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5G commercial networks, present throughout the European Union, except Portugal and Lithuania


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All the countries that make up the European Union already have commercial 5G networks, with the exception of Portugal and Lithuania, and there are a dozen 5G corridors that cross different European borders, according to the quarterly report of the European 5G Observatory that has just been made public, with data until the end of October. The allocations of the medium bands of 3.6 GHz and the low bands of 700 MHz have progressed in the last half year, with 71% and 61%, respectively, but it is far from the objective of the 5G Action Plan of five years ago , and especially in the 26 GHz band. All European capitals and large urban centers are covered with 5G, at least in part, although the average coverage of the population is estimated to be only 14%, says the report.


The implementation of the commercial 5G service is wide at the level of European countries, although the same cannot be said in terms of coverage, which is only very high in Denmark and the Netherlands, with 80% of the population covered in each of these two countries, according to the European Commission, and 50% in Austria. In the rest of the countries of the European Union, 5G coverage is very low, with an average of 14%. Spain is in the middle range, with approximately 12%, and similar to Nordic countries such as Sweden or Finland. Italy, although it was the first European country to auction 5G licenses and in the three priority bands and with a very high amount, it has little coverage, estimated at 8%.


The quarterly report of the European 5G Observatory, which has just been published and which analyzes the situation of 5G networks commissioned by the European Commission until the end of last month, highlights the additional deployments of commercial 5G networks that have occurred in the last twelve months and the almost complete allocation of the auctioned licenses. Portugal completed last month the auction of licenses in multiple bands from 700 MHz to 3.6 GHz, for an amount of 566 million euros, and Lithuania, the last remaining in the European Union to be auctioned on any of the assigned frequencies for 5G, it is expected to do so in the first quarter of 2022, with which one or more priority frequencies for 5G will already be assigned in all the countries of the European Union.

The two 5G frequencies mostly assigned in the European Union are 700 MHz and 3.6 GHz, as is the case in Spain, but the 26 GHz frequencies must still be assigned in many European countries.

The two frequencies that are mostly assigned in the European Union are 700 MHz and 3.6 GHz, as is the case in Spain, but also France, Austria and several Eastern European countries. Germany and Italy are the only two Western European countries that are also assigned the 26 GHz band, as is the case with Greece, Finland, Croatia or Slovenia. The situation in Belgium is a bit special, because the operator Proximus introduced the first commercial 5G services in April last year, but in the 2.1 GHz band.


The situation in the Netherlands is also particular, because T-Mobile and KPN operate only in the 700 MHz band and VodafoneZiggo in the 800 MHz to 2.6 GHz bands via shared dynamic spectrum technology with 4G networks. This means that in Holland there is a great coverage, but in the low bands. The situation is once again peculiar in Poland and the Baltic countries, because they have 5G services only in the 700 MHz or 2.1 GHz bands. In Spain it is the opposite, at the moment only 5G works in the 3.5 GHz band ; the 700 MHz licenses were auctioned last July, for an amount of 1,000 million euros, but they have yet to be activated. In the color map of the lower graph, at the bottom right, you can see the different situation of the various countries of the European Union.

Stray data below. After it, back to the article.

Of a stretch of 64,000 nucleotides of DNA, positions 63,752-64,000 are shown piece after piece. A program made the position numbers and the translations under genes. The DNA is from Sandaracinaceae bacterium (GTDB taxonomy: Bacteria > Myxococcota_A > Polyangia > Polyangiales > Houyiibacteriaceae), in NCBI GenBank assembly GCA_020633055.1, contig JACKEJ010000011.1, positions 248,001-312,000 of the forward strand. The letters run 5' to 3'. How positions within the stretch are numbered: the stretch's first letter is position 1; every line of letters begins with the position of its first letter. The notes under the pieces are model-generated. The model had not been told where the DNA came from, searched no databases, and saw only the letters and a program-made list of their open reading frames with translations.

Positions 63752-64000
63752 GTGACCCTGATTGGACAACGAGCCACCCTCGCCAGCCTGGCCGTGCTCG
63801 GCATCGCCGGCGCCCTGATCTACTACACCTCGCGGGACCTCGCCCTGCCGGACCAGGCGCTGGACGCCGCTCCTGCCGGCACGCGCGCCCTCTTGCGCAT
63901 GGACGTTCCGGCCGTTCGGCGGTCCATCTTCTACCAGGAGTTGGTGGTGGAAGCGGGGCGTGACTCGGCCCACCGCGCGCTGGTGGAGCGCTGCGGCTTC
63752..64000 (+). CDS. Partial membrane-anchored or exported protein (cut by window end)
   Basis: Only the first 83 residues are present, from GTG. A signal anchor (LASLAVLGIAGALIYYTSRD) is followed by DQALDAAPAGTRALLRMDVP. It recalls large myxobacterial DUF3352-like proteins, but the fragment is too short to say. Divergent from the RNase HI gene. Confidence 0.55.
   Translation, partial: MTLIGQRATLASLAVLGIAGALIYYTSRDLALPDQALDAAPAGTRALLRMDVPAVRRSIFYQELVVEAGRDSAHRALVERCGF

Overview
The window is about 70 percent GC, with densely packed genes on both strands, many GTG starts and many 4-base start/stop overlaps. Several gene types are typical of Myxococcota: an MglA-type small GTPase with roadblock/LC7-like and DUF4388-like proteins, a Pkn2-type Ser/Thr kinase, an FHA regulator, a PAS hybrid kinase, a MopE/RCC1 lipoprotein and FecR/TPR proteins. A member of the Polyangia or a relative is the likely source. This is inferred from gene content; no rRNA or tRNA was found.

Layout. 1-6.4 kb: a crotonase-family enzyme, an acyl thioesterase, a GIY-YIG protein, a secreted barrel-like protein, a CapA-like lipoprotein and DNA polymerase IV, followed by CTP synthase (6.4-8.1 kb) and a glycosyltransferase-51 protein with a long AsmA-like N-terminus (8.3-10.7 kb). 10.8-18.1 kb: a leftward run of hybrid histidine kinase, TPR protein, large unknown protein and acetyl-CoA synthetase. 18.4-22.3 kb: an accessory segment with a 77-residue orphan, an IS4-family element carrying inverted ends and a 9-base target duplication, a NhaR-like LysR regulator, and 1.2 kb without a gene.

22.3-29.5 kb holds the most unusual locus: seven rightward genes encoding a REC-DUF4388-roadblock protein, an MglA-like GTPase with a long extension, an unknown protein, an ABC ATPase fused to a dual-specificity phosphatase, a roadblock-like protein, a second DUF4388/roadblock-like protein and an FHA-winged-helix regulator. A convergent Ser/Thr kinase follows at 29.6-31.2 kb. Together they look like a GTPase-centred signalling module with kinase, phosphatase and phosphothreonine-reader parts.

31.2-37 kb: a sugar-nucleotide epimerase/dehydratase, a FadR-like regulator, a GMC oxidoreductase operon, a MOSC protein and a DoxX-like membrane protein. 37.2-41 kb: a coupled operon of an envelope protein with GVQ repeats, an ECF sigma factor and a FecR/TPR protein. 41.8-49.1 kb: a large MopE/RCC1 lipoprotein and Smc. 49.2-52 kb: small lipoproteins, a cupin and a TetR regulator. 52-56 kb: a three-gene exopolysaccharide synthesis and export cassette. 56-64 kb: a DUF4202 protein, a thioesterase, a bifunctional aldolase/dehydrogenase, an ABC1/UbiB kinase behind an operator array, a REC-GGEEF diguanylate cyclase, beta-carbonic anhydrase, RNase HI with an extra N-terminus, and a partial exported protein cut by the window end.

Globally, 52.7% of the 5G priority bands have been assigned, although the distribution is uneven. The priority band for 5G, 3.6 GHz, has been assigned in 70.9% of the countries, while the low band of 700 MHz has been a little less, 61.1%, as shown in the graph Of the report. The 26 GHz band, which has not been launched in any European country, is assigned in 25.9% of the countries (Germany, Italy, Finland, Greece, Slovenia and Croatia).

China and South Korea dominate in 5G

Europe lags far behind on 5G, as is the United States, when compared to China and South Korea. The bottom graph of the report shows the notable differences in 5G penetration in China, South Korea, Japan, the United States and the European Union. China has by far the most base stations, 916,000, followed by South Korea with 162,000 5G base stations. The large population difference between the two countries causes that in South Korea there are 319 people per base station while in China the proportion rises to 1,531 people per base station, despite having almost six times more base stations distributed throughout the country.


Japan, despite having had commercial 5G services for just over a year, already has 50,000 5G base stations, the same as in the entire United States, which started 5G services in April 2019. The relatively low number of base stations existing in Japan touch 2,516 people per station on average, a proportion one and a half times higher than in China. In the United States, as it has two and a half times the population of Japan and the same number of base stations, it touches 6,590 Americans per station. In the European Union, the graph indicates that there are 106,000 stations, representing 4,224 Europeans per 5G base station.


Operators jealously guard the number of users who are subscribed to their 5G services, except in the case of China and South Korea, which, as they are high, are indicated by their corresponding ministries. South Korea has 17 million 5G users while Ericsson estimates that China has ten times more 5G users than South Korea. An estimate based on the latest official data from China and its operators indicates that China may have about 300 million 5G users, and that they own a 5G smartphone.

Japan, according to the top graph with data from the Japan Times newspaper, has 14.19 million 5G users, while Insider Intelligence estimated that at the end of last year there were 15.8 million in the United States and, for Ericsson on the same dates, about 14 million, including Canada. The situation has changed a lot in recent months, especially in the number of users with a 5G smartphone (basically an iPhone 12 and 13), but not so much from real users to high-speed 5G networks. In the European Union, Ericsson estimated last year that there are about eight million 5G users (the opacity of the operators makes it difficult to compare data, although few Europeans know people who use 5G services, even if they are subscribed to these services by default) .